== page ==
Foster + Partners architects to conceive one of the largest ‘green’ urban projects in the U.S.
Foster + Partners have revealed their plans of an imposing yet enterprising proposal named as the CityCenter DC, right in the middle of the capital – Washington DC. The master plan incorporates an expansive design, which is to spread over an area of 10 acres. Already touted to be one of the largest urban-space related propositions ever been undertaken in the U.S., this ambitiously planned design will also integrate low carbon features.
The proposed site borders the main city axis of New York Avenue, and has a good view of the White House. Being previously occupied by the huge yet singular spatial element of a convention center, the architects have now resolved to reconstitute the plot into smaller yet manageable lots. This ‘decentralization’ process will in effect redefine a whole new zoning pattern in the forms of hotels, offices, apartments, restaurants and a wide range of retail shops.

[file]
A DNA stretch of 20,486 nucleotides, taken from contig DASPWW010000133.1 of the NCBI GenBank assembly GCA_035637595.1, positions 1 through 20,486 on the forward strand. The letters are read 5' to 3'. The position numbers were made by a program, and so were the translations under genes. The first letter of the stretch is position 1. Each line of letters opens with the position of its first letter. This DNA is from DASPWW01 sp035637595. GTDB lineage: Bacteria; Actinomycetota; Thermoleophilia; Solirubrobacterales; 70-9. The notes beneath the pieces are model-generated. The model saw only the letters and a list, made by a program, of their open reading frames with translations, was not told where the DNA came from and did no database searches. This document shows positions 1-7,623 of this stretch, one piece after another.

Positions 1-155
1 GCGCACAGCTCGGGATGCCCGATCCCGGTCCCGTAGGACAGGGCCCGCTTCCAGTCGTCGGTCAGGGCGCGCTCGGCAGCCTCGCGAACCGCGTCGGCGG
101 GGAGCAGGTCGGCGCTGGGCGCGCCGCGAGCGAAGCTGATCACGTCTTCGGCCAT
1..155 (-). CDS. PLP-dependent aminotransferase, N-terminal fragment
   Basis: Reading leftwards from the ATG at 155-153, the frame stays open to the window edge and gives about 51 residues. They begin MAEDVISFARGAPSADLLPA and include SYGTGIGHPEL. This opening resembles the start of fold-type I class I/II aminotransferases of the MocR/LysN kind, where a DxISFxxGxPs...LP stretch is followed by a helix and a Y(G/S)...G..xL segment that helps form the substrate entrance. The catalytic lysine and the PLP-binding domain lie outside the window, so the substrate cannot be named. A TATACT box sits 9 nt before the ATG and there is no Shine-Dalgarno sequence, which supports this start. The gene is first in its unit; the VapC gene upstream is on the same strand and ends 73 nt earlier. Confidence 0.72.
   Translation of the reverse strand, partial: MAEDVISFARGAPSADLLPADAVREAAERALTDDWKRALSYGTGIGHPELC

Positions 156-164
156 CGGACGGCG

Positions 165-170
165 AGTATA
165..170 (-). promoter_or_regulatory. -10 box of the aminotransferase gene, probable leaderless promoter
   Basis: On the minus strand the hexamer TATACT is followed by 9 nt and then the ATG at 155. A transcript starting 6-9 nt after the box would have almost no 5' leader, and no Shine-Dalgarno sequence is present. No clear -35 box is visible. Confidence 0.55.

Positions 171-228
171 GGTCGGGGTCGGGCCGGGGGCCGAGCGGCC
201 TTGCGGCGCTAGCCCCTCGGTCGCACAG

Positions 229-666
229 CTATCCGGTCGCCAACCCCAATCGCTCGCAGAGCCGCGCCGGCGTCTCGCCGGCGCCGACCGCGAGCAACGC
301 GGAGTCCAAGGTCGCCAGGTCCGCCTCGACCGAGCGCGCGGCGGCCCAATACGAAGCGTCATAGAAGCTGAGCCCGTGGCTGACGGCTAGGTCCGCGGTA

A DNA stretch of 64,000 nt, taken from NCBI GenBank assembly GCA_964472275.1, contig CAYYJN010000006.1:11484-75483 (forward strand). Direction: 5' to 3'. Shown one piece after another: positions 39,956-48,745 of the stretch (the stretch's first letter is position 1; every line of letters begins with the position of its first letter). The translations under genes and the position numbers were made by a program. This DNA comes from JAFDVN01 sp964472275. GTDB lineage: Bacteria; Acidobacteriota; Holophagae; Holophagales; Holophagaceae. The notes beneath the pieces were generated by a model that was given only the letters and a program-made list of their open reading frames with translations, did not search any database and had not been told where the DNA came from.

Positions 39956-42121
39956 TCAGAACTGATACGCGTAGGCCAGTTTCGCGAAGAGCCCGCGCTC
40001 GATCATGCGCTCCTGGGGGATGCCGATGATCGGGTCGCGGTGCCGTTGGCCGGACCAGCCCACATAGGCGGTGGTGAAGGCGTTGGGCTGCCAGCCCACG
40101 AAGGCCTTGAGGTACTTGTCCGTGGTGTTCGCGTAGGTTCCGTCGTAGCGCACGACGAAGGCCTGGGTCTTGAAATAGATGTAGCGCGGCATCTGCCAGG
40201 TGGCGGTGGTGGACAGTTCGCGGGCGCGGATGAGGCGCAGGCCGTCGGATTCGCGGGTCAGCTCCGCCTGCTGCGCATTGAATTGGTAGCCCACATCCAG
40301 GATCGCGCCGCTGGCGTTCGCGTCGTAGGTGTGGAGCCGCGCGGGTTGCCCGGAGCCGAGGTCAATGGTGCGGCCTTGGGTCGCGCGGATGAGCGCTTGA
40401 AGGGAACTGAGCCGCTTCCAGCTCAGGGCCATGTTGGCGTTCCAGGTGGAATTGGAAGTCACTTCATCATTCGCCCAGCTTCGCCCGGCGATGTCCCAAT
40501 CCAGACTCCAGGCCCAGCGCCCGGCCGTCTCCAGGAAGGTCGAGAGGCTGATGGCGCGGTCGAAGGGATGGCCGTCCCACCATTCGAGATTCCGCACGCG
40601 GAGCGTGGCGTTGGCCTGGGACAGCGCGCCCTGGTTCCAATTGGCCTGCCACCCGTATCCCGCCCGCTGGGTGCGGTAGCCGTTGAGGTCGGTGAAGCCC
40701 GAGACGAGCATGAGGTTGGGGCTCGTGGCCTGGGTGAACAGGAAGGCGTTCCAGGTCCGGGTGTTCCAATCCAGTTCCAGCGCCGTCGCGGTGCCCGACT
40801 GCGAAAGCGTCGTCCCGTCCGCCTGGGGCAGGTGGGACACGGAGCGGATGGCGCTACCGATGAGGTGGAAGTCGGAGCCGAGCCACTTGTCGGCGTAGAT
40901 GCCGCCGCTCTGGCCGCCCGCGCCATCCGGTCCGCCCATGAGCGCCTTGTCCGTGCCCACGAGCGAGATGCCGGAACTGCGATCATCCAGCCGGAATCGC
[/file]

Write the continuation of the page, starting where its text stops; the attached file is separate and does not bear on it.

The old alleys and narrow paths between the spatial volumes were in a way cramped, because of the significance of human scale in urban design, back in 19th century. But now the architects have decided to expand the streets for improved circulation. Also, the vertical volumes of the conception will be regulated with the gradually descending height finally giving way to a spacious plaza. This plaza will be the main collective space where the streets and pathways converge, and will be flanked by large pubic park designed by Kathryn Gustafson.
Finally the mixed space usage will entail high density as well as user friendly, low carbon features. The design as a whole looks forth to amalgamate the modernistic outlook with a historical essence. As David Summerfield, Design Director at Foster + Partners, puts it:
Citycenter DC is one of the most significant urban developments in the United States today and we are honoured to be designing a low carbon masterplan for such a prominent site. Our design has evolved through detailed studies of the city’s climate and streets – the new buildings will integrate with their historic context and create a unique place to live and work, as well as a major new civic space and amenities.